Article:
By way of example, let’s say the same AI software and the researcher from the above deposition scenario were participants behind the partition in a classic Turing Test. Would an interrogator be able to distinguish the AI inventor from the natural intelligence inventor if the test for conception of the chemical compound invention is reduced to examining whether the chemical compound idea was “definite” (not vague), “permanent” (fixed), “complete,” “operative” (it works as conceived), and has a practical application (real world utility)? If you were the interrogator in this Turing Test, would you choose the AI software or the researcher who did the follow-up confirmatory testing?

Those who follow patent law may see the irony of legally recognizing AI software as an “inventor” if it “conceives” an invention, when the very same software would likely face an uphill battle being patented by its developers because of the apparent “abstract” nature of many software algorithms.

In any case, for now the question of whether inventorship and inventions should be assessed based on their natural or artificial origin may merely be an academic one. But that may need to change when artificial intelligence development produces artificial general intelligence (AGI) that is capable of performing the same intellectual tasks that a human can.

Marketing “Artificial Intelligence” Needs Careful Planning to Avoid Trademark Troubles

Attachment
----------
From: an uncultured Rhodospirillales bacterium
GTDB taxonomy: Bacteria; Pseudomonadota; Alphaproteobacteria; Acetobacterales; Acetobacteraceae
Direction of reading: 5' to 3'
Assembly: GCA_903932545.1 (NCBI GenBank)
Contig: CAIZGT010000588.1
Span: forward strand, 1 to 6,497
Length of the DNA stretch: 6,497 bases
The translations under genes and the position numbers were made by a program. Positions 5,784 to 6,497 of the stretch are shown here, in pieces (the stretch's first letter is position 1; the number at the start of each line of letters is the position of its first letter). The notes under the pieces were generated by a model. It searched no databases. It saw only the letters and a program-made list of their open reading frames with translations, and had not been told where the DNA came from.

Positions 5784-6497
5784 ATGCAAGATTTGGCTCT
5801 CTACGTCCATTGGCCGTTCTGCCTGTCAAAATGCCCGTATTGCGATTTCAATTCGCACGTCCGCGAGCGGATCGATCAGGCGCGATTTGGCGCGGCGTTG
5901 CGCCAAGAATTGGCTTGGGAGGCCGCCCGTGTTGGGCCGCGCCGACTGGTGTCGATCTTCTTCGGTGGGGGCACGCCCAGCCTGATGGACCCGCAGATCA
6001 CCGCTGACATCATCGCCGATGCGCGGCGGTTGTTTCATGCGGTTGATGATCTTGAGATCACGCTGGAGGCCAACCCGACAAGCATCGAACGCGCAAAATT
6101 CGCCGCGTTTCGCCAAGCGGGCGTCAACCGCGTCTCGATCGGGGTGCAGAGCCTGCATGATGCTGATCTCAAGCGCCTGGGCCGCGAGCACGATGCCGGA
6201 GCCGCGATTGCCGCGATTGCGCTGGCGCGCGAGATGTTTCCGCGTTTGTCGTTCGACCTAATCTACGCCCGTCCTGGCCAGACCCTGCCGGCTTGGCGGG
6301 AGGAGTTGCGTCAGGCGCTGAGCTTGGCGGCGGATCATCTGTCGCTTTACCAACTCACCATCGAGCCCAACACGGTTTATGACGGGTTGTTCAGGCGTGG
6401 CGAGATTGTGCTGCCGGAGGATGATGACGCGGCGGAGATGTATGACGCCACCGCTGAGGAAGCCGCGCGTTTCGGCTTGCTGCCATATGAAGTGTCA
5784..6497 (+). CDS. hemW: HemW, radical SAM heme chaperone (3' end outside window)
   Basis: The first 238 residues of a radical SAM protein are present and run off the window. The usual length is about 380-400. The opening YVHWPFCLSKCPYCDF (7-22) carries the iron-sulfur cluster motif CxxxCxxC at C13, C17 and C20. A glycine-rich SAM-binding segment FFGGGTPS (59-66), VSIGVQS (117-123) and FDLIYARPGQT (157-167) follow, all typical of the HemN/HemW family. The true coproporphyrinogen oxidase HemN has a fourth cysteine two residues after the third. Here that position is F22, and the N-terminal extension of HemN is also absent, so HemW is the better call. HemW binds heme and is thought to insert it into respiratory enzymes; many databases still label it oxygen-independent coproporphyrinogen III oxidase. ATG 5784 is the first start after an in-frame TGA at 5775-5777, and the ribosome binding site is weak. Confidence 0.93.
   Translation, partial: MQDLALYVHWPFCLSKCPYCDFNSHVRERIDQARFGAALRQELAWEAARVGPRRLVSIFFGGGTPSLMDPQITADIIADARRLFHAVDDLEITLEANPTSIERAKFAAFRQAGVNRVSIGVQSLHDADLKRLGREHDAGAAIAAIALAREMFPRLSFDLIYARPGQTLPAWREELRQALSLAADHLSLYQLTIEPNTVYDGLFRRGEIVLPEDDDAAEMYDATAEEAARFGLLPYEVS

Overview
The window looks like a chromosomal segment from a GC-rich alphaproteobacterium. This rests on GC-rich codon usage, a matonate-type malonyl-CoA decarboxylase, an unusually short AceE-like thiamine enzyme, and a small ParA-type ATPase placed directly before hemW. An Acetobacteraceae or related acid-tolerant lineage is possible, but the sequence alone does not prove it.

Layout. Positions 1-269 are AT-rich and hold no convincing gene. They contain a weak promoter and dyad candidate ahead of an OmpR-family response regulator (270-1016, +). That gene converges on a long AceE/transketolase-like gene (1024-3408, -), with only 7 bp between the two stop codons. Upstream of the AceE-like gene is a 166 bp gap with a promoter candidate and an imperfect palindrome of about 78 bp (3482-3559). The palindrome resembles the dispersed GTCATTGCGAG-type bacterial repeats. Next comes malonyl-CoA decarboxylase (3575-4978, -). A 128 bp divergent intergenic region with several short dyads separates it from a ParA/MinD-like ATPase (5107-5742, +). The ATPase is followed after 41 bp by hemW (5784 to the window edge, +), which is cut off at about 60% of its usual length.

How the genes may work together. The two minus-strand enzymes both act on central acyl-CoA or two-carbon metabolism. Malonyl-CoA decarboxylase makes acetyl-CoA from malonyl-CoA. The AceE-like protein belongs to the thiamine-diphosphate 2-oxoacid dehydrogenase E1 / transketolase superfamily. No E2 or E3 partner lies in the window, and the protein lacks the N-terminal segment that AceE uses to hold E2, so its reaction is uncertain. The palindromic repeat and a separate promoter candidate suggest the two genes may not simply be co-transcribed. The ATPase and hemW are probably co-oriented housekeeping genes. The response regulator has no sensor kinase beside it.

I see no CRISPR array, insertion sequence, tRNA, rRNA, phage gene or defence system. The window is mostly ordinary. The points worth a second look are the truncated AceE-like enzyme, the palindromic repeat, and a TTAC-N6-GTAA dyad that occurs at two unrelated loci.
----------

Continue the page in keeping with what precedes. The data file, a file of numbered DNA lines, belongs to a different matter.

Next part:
As the market for all things artificial intelligence continues heating up, companies are looking for ways to align their products, services, and entire brands with “artificial intelligence” designations and phrases common in the surging artificial intelligence industry, including variants such as “AI,” “deep,” “neural,” and others. Reminiscent of the dot.com era of the early 2000’s, when companies rushed to market with “i-” or “e-” prefixes or appended “.com” names, today’s artificial intelligence startups are finding traction with artificial intelligence-related terms and corresponding “.AI” domains. The proliferation of AI marketing, however, may lead to brand and domain disputes. But a carefully-planned intellectual property strategy may help avoid potential risks down the road, as the recent case Stella.ai, Inc. v. Stellar A.I, Inc., filed in the U.S. District Court for the Northern District of California, demonstrates.

Artificial Intelligence startups face plenty of challenges getting their businesses up and going. The last things they want to worry about is unexpected trademark litigation involving their “AI” brand and domain names. Fortunately, some practical steps taken early may help reduce the risk of such problems.